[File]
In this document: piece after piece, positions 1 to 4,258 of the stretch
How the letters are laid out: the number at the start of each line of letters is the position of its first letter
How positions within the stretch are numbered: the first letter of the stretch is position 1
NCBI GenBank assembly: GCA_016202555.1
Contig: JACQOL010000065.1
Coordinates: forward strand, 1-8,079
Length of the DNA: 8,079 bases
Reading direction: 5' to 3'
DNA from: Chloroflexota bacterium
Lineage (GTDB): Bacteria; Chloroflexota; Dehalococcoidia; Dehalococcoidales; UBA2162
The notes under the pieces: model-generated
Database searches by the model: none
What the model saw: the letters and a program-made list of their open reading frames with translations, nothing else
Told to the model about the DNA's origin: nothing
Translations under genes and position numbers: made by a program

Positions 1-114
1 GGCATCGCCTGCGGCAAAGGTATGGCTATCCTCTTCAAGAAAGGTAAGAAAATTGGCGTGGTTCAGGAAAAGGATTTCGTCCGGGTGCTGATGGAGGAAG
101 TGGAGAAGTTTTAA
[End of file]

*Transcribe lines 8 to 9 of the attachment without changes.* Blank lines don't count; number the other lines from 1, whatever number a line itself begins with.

Reading direction: 5' to 3'
DNA from: Chloroflexota bacterium